APPLE wants to slash the price of TV show downloads in half, according to a new report in Variety. The company has been presenting studios with the idea of selling shows for $0.99 per episode, telling them that increased volume will make up for the price drop. However, the studios are concerned that such low-priced downloads will eat into DVD sales. The price-cutting initiative could help explain NBC’s decision not to renew its iTunes contract.
THE JUSTICE DEPARTMENT has come out against Net Neutrality, telling the FCC that Internet service providers should be able to charge more for “priority traffic.” In a filing submitted to the FCC, the Department said Net Neutrality could slow network investment and improvement. It argued that companies should be able to provide different levels of service, just like that other bastion of cutting edge technology and consumer satisfaction: The United States Post Office.
MTV NETWORKS will put the entire Daily Show library online, and post new episodes within hours of broadcast. TheDailyShow.com will launch in the fourth quarter, as part of a long list of new sites dedicated to individual shows. The new, decentralized treatment will also be extended to The Sarah Silverman Program, MTV’s Engaged and Underage, and Nickelodeon’s iCarly. Comedy Central recently launched SouthParkStudios.com, a show-based hub dedicated to the popular, irreverent cartoon.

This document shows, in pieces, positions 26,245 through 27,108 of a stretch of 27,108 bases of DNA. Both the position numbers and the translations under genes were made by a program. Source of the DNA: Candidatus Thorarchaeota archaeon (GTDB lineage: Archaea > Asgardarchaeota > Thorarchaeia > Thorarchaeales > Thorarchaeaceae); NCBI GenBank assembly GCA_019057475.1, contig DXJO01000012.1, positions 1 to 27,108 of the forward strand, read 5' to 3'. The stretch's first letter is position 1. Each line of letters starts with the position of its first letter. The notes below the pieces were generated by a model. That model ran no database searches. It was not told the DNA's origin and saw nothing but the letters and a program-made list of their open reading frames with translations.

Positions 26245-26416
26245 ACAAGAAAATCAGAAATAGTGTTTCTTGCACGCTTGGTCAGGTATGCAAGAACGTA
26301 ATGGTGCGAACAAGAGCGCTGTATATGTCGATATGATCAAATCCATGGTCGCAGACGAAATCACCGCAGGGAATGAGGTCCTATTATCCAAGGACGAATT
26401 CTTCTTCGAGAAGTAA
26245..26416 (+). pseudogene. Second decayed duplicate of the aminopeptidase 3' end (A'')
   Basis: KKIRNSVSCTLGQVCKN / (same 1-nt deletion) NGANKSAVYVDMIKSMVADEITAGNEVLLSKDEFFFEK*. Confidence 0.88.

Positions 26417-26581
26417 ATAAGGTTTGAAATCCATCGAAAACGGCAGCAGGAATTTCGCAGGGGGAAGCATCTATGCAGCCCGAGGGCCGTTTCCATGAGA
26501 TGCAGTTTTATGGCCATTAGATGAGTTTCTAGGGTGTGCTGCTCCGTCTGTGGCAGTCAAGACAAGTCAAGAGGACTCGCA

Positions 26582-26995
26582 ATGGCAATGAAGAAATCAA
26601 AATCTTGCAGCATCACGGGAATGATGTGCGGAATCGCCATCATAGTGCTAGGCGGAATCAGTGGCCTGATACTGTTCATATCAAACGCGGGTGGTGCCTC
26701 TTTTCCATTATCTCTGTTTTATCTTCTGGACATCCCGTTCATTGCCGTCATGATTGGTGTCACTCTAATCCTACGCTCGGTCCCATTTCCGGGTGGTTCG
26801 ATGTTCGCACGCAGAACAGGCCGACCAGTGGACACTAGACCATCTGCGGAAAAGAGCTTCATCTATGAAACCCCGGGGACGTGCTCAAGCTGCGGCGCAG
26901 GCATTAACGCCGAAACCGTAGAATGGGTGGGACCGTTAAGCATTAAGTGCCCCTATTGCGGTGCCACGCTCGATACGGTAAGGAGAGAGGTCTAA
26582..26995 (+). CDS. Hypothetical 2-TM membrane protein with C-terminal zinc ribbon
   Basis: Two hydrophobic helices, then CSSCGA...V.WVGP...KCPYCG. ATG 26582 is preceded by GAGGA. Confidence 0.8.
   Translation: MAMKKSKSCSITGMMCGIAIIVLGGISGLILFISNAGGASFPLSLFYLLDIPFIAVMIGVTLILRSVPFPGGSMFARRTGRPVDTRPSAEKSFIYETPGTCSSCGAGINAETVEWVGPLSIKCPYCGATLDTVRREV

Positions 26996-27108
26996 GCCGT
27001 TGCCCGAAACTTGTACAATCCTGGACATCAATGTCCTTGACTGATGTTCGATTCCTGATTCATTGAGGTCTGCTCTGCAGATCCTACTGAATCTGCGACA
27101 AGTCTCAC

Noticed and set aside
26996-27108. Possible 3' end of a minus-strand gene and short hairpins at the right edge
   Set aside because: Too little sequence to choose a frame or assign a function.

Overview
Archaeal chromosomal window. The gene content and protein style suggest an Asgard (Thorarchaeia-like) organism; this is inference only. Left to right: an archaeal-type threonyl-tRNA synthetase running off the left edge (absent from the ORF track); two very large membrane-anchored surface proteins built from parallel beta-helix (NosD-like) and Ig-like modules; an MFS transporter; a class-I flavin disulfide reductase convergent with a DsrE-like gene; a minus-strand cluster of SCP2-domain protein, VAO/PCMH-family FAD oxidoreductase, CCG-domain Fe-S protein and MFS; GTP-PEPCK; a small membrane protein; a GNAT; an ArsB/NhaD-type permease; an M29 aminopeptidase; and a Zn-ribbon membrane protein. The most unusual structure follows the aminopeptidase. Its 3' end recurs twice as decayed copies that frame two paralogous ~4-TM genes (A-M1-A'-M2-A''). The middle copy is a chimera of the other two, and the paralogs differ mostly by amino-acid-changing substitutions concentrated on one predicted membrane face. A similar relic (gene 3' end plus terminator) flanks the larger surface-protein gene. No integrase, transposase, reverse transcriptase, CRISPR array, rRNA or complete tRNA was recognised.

THE NCTA is offering to carry “must carry” local stations in both analog and digital format for three years following the shutdown of analog TV. The proposal is supported as an alternative to FCC Chairman Kevin Martin’s plan to impose perpetual must carry on cable operators, until they convert to all-digital. The proposal includes an exemption for “bandwidth-constrained operators” that could not bear the burden of carrying both analog and digital signals for numerous local stations.
APPLE will offer iPhone buyers a $100 store credit, to ease the outcry from enraged early-adopters who saw the price of the iPhones slashed by $200. Steve Jobs published an open letter to customers apologizing for the price shenanigans.
THE NCTA has kicked off a television advertising campaign, to inform consumers that cable TV will not be affected by the February 2009 transition to digital-television. The trade group will spend $200 million over the next 18 months, starting with four 30-second ads set to run on cable and broadcast networks. The ads focus on telling viewers that cable will “work just fine” after the transition. They have begun running on select cable systems, and will hit broadcast networks this weekend.